Jennifer Doudna and Samuel Sternberg
2017 | 304pp | £20.00
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Consider the fact that in 2015 there were almost 212 million cases of malaria worldwide, which led to around half a million deaths. Now imagine a world in which mosquitoes had lost the ability to carry the disease. Think about the millions of people worldwide affected by food insecurity and famine. Then picture a future in which staple crops are resistant to the worst diseases and blights, and can withstand the new pressures of climate change.
These alternative realities might seem like fantasy, but are actually not that far-fetched thanks to the Crispr–cas9 genome editing tool developed by Jennifer Doudna and her colleagues. A crack in creation is Doudna’s story of how she became involved in the research that led to Crispr’s development, and the explosion of the field since her team’s breakthrough paper was published just five years ago.
The book is co-authored by Doudna’s former PhD student Samuel Sternberg, and provides a unique insight into one of the most important, and controversial, scientific discoveries in recent history. It details the incredible potential of Crispr to revolutionise agriculture and medicine, and ends with a discussion of the complex ethical questions this technology inspires.
From the outset, Doudna expresses her motivation to engage the wider public in conversations about genome editing. This immensely powerful tool could eliminate numerous genetic diseases, or enable new therapies for, until now, untreatable forms of cancer. But without proper oversight, or in the hands of unscrupulous practitioners, it could also have disastrous, potentially irreversible consequences. For this reason, Doudna explains, it is essential that the public are well informed about the technology – to prevent rushed and irresponsible attempts at human germline editing, and to avoid situations that could allow knee-jerk political responses to stymie the field.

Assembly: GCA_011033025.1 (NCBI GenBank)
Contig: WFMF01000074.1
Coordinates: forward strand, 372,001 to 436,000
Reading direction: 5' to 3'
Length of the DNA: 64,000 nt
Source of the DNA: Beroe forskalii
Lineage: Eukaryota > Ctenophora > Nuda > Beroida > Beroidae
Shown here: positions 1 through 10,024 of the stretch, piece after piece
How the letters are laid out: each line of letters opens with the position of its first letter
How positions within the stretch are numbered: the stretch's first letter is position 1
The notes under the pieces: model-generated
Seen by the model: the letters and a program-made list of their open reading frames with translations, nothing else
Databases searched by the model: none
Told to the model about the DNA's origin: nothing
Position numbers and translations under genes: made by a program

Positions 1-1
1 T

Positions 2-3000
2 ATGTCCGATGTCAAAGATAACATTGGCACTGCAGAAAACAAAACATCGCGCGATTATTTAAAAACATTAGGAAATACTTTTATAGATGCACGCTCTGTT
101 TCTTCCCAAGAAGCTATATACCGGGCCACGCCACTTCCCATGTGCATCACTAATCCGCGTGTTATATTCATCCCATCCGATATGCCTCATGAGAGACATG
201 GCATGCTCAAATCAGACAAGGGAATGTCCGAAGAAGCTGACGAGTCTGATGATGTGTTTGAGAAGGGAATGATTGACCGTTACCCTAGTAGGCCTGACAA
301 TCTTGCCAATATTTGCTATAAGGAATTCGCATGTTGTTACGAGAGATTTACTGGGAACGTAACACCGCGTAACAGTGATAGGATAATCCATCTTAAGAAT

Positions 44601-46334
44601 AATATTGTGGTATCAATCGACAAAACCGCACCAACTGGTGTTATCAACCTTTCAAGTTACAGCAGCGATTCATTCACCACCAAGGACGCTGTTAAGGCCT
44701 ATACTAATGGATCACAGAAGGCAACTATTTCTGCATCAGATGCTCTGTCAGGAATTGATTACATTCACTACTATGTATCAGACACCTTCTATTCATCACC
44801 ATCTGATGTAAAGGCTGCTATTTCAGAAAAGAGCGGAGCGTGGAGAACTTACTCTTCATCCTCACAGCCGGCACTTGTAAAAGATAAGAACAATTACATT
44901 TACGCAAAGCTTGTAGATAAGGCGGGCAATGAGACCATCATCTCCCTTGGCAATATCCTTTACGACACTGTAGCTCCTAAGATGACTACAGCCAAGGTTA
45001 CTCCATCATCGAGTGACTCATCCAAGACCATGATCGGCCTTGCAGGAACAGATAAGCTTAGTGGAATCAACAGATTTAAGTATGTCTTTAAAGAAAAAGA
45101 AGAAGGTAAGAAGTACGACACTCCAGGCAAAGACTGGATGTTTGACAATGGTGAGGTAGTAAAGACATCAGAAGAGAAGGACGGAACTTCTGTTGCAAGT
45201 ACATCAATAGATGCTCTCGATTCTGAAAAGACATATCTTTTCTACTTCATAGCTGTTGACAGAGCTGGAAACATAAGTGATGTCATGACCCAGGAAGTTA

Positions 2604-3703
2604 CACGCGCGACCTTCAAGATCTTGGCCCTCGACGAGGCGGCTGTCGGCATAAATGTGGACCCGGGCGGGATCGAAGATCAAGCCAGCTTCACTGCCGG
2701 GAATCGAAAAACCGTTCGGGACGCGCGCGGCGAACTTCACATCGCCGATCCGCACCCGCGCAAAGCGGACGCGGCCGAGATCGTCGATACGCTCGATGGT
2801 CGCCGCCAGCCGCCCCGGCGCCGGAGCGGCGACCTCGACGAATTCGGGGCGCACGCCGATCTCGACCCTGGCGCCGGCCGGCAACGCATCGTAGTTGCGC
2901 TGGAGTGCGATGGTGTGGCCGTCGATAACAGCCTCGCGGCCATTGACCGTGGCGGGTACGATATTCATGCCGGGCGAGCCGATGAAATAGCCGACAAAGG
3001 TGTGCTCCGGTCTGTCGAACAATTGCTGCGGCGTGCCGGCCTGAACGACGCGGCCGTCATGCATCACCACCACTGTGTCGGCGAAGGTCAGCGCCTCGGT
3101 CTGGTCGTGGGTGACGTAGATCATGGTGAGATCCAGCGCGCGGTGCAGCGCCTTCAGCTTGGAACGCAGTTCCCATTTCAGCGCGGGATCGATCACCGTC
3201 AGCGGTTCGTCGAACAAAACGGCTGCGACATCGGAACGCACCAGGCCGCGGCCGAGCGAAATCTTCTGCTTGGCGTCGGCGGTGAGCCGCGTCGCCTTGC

Aimed at a general audience, it’s possible that the necessary, but whirlwind, introduction to complicated biochemical and genetic principles might lose some readers. However, the book does well to present these concepts in an accessible and engaging manner, aided with helpful, simplified illustrations.
Reading the first-hand account of the race to understand the bacterial adaptive immune systems that inspired Crispr, and the initial realisation of its ability to introduce precise genetic corrections, is a unique and thrilling experience. Doudna is also candid about being taken out of her comfort zone by the speed with which the Crispr field has progressed: moving from the relative security of petri dishes and laboratory research to grappling with bioethics and giving evidence to US senate committees. It is fascinating to hear of her emotional struggle, balancing excitement about the capacity her discovery could have to improve the world, while also worrying whether she has created a ‘Frankenstein’s monster’ with unimaginable, terrifying power.
For anyone interested in science, or the power of technology to change the world, this is an important, and gripping, read.
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